Expanding Field takes up a similar charge, claiming to “contribute to the global effort of normalizing women in leadership roles in the expanding field of architecture.” The book focuses more built work than on biography; its objects of study are buildings instead of architects themselves.
Seeing both books together made me ask two questions: First, what points are these books trying to prove? That women have been architects all along? Any fairly smart reader of architectural history (and of history in general, for that matter) already knows this. Or was it their goal to properly recognize women’s contributions to the field of architecture? It would take a lot more than a few hundred pages to do that. It will take, namely, changing the collective imaginary and shared references of people in the field, something which can only happen slowly, over time. And second: Who is the intended audience for this? I find it hard to imagine a woman architect whose primary struggle is not seeing enough women in the field. She’d likely be better served by exchanging tips on how to deal with sexism at work.
Mandrup is right that the women featured in these books are architects. The reason they made buildings—the reason they contributed to the field—is that they’re architects. The fact of their gender is incidental. If I were them (and any of them are welcome to disagree with me), I’d want my work to be recognized for its own merits, held up next to the work of anyone else, not set aside into its own volume, crammed together into a rapid revisionist history or a global survey.
In terms of understanding the impact of women on architecture, I’d be more interested in, for example, a history of women’s organizations in architecture and design (Why did they get together and how did they do it? What problems did they cite and have any of them improved?) or a survey of the design of spaces used predominantly by women (nurseries, domestic violence shelters, single-sex schools, and gyms, to name a few). The majority of women who interact with buildings are not architects; there is more to be gleaned about the role of architecture in women’s lives—and about the impact of women on architecture—by looking at their experience.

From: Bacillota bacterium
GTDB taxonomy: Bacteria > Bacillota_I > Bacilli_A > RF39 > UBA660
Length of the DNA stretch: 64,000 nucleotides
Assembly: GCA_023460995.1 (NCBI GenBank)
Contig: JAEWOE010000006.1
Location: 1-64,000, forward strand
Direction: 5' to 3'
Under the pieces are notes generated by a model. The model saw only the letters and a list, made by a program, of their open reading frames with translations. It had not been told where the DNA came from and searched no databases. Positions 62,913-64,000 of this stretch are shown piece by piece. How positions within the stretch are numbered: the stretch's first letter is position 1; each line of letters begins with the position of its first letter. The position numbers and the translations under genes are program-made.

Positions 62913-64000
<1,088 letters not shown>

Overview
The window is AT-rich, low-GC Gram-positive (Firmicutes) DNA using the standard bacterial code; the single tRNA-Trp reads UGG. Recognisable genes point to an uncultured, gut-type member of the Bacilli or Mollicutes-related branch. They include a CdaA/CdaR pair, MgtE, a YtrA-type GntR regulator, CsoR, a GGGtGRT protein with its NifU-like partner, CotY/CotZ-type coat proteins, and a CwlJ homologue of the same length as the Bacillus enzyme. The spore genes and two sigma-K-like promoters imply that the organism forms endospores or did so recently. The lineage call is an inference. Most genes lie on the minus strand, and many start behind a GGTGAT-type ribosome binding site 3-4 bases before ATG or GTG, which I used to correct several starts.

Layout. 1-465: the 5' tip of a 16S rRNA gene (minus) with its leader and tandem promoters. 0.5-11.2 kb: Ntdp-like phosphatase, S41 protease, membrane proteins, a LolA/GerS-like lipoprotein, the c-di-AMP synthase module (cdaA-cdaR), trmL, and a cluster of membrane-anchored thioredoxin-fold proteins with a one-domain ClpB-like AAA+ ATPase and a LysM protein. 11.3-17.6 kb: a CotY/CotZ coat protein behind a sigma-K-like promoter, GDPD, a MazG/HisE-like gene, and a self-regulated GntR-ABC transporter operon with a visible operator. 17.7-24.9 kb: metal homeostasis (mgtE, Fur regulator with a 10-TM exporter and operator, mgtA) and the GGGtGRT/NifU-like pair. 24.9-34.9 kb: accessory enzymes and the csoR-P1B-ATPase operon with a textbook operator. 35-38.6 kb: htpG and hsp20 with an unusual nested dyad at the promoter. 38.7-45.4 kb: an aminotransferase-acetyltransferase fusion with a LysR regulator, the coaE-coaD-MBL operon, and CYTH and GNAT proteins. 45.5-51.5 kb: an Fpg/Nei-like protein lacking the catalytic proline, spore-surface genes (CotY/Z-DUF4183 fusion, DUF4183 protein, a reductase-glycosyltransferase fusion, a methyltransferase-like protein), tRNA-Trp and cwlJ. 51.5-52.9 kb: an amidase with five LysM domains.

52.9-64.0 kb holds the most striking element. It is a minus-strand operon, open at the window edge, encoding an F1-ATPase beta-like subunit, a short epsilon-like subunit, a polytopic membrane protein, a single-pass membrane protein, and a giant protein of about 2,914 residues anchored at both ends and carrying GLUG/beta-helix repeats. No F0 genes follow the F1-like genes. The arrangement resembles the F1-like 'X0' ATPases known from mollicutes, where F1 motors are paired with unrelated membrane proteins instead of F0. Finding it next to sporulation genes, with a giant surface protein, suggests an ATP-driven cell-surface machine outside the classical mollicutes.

While the books offer interesting historic information and nice images, I don’t think we need either to improve the cause of women as an oppressed class in our society. What is the point of making more room for women at the top when really what we need is more room—and more freedom—for women at the bottom? What is the point of celebrating women in positions of leadership as an accomplishment for our gender when our rights are being stripped away?
I am, of course, not saying that people featured in these volumes should not be celebrated as individuals. Many of them overcame personal adversity and societal sexism to achieve professional success. That is laudable. But we should not fall into the trap of believing that individual women gaining power under a deeply unjust system is good for all women. To conflate personal achievement with collective progress is naive at best, cynical at worst, and harmful in all cases.
After reading both books, I detect in each a hope that women will see themselves represented and know it is possible for them to achieve what the women in their pages have done. I find it hard to imagine such a woman. Women don’t need books about women architects to understand that they can be anything they want, that they can do anything they want. On that playing field, feminism has already succeeded. Women know that they are capable. We just need basic human rights.
Marianela D’Aprile is a writer in Brooklyn.